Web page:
Years had passed since he entered university. Enough time that one could hardly recognize the man that was Allen Reeves. Loud, peppy, and optimistic to a fault, he quickly flew through his curriculum and placed himself in one of the hottest research labs on campus.
And even there, his genius made an impact. High-powered tech, innovative materials, visionary solutions – everywhere Allen went, a wave of intellectual fervor arose. His passionate public speaking was unmatched. The flair of a creator who hadn’t even become an adult drew the eyes of the world upon him. Not to mention, the stories of how his greatness rose from the ashes of tragedy only served to increase his renown.
Allen Reeves – Outstanding Student Researcher of the Year
Allen Reeves – Recipient of the National Medal of Science
Allen Reeves – Tech Valley CEO of the Year
The years flew by in a frenzy, his accolades continuing to pile up around him. His story – a blind genius that lost both parents in an accident, but still managed to claw his way to the top of society – was one that few had not heard. But even without such a heart-wrenching past, he became the voice that shook off impossibilities.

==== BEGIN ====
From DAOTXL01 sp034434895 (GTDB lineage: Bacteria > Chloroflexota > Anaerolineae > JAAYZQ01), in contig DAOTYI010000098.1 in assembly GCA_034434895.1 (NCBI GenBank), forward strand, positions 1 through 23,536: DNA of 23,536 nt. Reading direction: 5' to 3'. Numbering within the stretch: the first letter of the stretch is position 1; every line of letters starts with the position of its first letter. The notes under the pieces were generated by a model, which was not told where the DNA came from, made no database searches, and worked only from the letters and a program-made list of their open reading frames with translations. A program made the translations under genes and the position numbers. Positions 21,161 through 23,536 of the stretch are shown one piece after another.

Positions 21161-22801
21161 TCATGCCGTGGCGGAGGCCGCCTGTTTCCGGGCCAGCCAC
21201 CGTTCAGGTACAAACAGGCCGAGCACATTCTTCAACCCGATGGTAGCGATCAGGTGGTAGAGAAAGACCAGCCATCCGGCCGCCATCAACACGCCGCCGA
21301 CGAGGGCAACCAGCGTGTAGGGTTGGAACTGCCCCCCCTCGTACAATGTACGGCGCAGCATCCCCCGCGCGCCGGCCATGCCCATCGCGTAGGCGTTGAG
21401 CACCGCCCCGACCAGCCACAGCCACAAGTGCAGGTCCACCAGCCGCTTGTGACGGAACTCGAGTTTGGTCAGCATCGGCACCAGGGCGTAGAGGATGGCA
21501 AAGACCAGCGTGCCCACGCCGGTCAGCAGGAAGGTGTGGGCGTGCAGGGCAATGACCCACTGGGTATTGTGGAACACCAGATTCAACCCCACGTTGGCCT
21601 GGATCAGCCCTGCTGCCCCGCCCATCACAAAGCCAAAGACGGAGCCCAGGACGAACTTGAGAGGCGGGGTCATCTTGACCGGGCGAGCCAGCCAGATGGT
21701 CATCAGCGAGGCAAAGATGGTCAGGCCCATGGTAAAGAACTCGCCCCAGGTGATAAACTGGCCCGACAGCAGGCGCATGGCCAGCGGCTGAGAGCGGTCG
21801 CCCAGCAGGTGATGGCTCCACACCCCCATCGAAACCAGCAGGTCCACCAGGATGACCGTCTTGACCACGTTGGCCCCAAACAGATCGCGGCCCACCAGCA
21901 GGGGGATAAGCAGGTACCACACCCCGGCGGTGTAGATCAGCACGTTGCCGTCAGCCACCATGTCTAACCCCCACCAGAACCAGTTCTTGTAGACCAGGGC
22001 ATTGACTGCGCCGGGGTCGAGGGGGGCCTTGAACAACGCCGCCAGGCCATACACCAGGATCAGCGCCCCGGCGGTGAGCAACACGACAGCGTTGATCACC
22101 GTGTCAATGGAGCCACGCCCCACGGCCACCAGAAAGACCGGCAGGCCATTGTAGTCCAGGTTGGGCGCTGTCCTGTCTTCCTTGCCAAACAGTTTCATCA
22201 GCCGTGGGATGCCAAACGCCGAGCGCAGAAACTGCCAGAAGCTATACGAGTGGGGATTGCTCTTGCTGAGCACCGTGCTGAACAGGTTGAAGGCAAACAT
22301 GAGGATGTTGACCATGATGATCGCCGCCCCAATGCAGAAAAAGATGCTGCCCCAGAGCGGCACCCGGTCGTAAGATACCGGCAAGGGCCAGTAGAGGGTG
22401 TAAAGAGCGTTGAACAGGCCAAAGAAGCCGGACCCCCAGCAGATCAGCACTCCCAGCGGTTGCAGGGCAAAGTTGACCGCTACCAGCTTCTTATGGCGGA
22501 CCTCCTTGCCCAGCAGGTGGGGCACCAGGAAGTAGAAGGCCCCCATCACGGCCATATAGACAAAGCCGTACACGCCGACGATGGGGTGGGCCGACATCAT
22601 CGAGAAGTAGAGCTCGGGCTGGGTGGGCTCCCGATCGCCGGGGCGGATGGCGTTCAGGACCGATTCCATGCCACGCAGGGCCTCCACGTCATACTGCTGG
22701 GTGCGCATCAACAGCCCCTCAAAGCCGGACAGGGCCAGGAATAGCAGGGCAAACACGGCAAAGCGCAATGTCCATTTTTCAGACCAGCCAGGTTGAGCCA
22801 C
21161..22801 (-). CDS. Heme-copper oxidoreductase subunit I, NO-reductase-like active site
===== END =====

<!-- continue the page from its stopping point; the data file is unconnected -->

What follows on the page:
People chuckled as he joked about all the struggles of innovation, watched as he laughed at the apparent physical barriers in nature, and whimsically presented scenarios of the future. But Allen’s dramatic rise from nothing made them believe. If that strong and charismatic voice boomed out that “it could be done!”, then the markets would surely rally behind him, eagerly waiting for the next creation to hit the shelves.
In the eyes of the public, he had become the ‘truth’. He was powerful, persuasive, and an engaging leader.
But away from the crowds, the voices died down, leaving only the silence of darkness around him. The smile dropped. The jovial nature extinguished. He was now a husk again, no different than that of his past.
The humor and pride that he exhibited was no more than a farce. A caricature created from studying others. In his attempt to understand what it meant to be human and live, that was the answer he came upon. Acting in a way that was cohesive to his surroundings, he learned to study the subtle voices of those around him. His ears were the only guide to interpreting what was before him. Thus, he used every bit of knowledge to tease out the best way to satisfy society’s view of him.